Winterize your boat: The fuel system

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Mark Hicks

The fuel system in your boat is of critical importance. Yet, far too many anglers simply fill the tank and move along. That’ll work for a while, but most experts will tell you that at some point it’ll catch up with you. 

The following tips are designed for winter storage. But, frankly, most of them apply to any time of the year regardless of how often you fish. There’s no time when taking care of your fuel system isn’t important. 

Buy good fuel 

Starting with high-quality gasoline is the first step in taking care of your fuel system. Name brands matter, but so does volume and reliability. In general, the more gas a station sells the less likely you are to have problems. A good way to make sure you’re getting the best is to check with local guides or other anglers who fish the area a lot. Find out where they buy their gas. 

Industry experts nearly always recommend ethanol-free gas when you can get it, but that can be problematic. In some areas it’s readily available, but in other areas it’s almost impossible to find. 

And, always check your owner’s manual to see what grade of fuel they recommend. Don’t deviate from that. Manufacturers put a lot of time and money into research. They don’t make recommendations out of ignorance. 

Use additives

Check your owner’s manual to see what additives they recommend. Most manufacturers and mechanics will tell you to use some sort of engine cleaner(s), and if you’re running fuel with ethanol in it, they’ll have an additive that’ll remove it or neutralize.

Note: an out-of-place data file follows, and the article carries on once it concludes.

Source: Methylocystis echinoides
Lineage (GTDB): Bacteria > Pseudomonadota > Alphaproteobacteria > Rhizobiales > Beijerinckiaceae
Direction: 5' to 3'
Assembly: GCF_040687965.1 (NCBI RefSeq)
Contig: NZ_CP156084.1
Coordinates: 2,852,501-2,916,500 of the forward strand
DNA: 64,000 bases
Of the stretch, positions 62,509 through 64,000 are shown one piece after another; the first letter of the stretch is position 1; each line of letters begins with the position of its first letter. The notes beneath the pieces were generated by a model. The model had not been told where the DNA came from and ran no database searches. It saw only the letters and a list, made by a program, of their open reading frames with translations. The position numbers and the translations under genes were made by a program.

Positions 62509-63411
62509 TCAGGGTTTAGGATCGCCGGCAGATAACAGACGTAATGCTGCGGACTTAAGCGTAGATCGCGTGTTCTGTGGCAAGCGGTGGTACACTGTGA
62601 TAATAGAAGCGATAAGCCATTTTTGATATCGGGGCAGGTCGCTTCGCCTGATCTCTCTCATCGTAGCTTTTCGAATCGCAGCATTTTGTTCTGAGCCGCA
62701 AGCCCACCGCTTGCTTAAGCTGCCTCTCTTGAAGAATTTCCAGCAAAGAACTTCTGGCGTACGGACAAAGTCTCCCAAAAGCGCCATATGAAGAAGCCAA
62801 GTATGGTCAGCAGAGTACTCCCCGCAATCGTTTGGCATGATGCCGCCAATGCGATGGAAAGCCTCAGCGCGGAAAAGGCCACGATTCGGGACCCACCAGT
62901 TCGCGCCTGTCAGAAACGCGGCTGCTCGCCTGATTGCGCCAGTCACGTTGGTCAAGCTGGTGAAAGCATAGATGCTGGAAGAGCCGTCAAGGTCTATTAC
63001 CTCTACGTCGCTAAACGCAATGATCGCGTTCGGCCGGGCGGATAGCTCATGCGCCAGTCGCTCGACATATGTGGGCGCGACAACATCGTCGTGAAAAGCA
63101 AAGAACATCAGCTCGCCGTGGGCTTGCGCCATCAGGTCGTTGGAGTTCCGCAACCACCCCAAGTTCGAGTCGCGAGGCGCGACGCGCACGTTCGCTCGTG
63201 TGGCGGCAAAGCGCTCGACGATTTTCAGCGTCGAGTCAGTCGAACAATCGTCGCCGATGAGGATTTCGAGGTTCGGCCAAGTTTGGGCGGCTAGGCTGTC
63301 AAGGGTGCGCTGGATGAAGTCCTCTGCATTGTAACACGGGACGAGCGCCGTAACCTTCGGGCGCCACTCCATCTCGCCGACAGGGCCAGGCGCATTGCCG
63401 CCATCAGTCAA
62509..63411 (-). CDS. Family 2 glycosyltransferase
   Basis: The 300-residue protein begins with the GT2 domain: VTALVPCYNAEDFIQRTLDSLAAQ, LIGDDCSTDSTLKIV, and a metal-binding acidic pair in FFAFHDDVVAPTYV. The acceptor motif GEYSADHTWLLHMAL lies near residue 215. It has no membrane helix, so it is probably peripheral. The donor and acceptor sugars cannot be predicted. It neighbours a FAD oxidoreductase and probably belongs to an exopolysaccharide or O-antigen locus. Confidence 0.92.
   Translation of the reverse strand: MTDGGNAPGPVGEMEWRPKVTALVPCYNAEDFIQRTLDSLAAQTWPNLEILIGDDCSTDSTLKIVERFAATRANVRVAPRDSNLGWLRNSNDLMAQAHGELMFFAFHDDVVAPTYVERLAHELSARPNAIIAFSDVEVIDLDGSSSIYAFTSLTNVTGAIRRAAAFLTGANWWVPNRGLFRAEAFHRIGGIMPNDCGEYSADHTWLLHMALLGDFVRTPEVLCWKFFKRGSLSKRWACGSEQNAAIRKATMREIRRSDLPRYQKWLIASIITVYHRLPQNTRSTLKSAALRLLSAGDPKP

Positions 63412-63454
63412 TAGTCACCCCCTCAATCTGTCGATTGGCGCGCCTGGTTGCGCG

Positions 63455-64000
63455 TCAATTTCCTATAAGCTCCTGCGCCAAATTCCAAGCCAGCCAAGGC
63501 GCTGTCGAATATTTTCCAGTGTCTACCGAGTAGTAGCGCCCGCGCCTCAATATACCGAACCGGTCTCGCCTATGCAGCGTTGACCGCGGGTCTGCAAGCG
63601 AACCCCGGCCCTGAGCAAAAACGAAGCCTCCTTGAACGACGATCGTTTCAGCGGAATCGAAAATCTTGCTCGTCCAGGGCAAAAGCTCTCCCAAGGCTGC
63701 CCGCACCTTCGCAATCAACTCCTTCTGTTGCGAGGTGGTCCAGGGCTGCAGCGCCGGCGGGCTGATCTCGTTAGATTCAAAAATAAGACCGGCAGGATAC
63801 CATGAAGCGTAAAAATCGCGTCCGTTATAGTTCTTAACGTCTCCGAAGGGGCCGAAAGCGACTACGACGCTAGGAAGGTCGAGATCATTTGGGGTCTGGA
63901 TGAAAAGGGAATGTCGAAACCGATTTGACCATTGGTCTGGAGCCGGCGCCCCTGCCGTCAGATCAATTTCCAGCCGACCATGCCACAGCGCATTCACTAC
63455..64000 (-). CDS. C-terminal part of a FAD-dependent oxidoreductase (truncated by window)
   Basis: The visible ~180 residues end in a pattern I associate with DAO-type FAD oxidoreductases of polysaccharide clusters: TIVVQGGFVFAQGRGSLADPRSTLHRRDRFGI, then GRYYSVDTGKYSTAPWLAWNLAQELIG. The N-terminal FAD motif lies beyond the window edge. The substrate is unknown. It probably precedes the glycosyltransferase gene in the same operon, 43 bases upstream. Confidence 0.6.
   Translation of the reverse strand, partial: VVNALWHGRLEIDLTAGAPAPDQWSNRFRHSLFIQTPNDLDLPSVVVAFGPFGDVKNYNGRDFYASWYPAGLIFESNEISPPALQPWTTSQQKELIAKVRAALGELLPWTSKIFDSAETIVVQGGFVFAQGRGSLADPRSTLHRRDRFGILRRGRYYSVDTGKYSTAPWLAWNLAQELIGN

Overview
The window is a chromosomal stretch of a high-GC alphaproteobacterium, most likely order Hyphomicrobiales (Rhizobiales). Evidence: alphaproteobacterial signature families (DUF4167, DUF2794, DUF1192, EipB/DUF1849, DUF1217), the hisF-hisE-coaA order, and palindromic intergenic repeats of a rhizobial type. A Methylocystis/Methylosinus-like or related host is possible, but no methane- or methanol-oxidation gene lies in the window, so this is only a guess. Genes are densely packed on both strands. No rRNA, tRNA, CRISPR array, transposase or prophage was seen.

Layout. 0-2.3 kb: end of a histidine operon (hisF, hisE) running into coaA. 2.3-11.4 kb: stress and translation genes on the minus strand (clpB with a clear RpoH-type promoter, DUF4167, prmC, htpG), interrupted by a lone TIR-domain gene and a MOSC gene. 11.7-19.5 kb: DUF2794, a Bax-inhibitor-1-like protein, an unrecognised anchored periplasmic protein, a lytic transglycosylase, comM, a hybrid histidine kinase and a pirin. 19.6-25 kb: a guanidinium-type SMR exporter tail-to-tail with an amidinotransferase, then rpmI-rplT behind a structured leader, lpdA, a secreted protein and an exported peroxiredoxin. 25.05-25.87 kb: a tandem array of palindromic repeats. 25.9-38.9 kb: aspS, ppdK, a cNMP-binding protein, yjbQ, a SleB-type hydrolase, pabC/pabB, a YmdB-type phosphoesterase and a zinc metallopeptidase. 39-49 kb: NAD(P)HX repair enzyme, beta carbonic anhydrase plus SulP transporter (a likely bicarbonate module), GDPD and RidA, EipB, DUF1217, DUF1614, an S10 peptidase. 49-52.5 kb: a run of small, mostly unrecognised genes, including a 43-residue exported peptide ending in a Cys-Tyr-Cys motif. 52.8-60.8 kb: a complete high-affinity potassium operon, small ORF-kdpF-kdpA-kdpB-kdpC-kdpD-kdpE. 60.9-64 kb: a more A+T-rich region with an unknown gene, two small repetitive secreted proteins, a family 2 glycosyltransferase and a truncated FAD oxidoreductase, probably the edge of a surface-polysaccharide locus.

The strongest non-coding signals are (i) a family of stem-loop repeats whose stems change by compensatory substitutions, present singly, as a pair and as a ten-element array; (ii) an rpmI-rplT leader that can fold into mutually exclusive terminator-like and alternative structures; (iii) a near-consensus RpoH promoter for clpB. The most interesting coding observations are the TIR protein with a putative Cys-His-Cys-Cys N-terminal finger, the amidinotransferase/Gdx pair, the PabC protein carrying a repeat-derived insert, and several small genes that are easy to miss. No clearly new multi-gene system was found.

When your boat is in storage for the winter, or if you’re only using it occasionally, add fuel stabilizer. Modern stabilizers are really good. Most of them will keep fuel fresh for a year or more.

Here is the thing, though. They don’t have much effect if they’re only poured into the gas tank when the outboard isn’t running. You need to run the motor for at least 15 minutes after you add them to get the additives through the complete fuel system — lines, carburetor, injectors, filters or whatever.

You can run the motor easy enough if you’re on the water when you put the additives into the fuel tank. But, if it’s cold and miserable and your rig is at home, all you have to do is take it to the nearest ramp and back it into the water. Lower the trim and fire it up — in neutral. There’s no need to take it off the trailer. 

Some newer motors have ports on them that allow you to attach a garden hose to them which will provide cooling water to the motor. You won’t even have to leave your driveway. This will work but you must follow the directions to the letter. Just a few seconds without water can cause serious damage.

And, don’t forget about fuel filters. In some outboards, most notably the newer ones, there are two instead of one. Change them, or have them changed by a professional, according to whatever schedule the manufacturer recommends. They’re important.   

Fill the tank 

The experts differ on whether you should fill the tank completely full or only three-quarters full before you store your boat for a long period of time. Without getting into the details of why they differ the idea is to avoid condensation as much as possible. Check with your dealer. He’ll give you good advice based on what rig you own and where it’s at. 

In truth, though, if you buy good fuel and use additives the way they’re supposed to be used you shouldn’t have any trouble with condensation or water.

That’s it! Taking care of your fuel system is pretty simple, really.

Editor's note: More on winterizing - The hull and trailer; The motor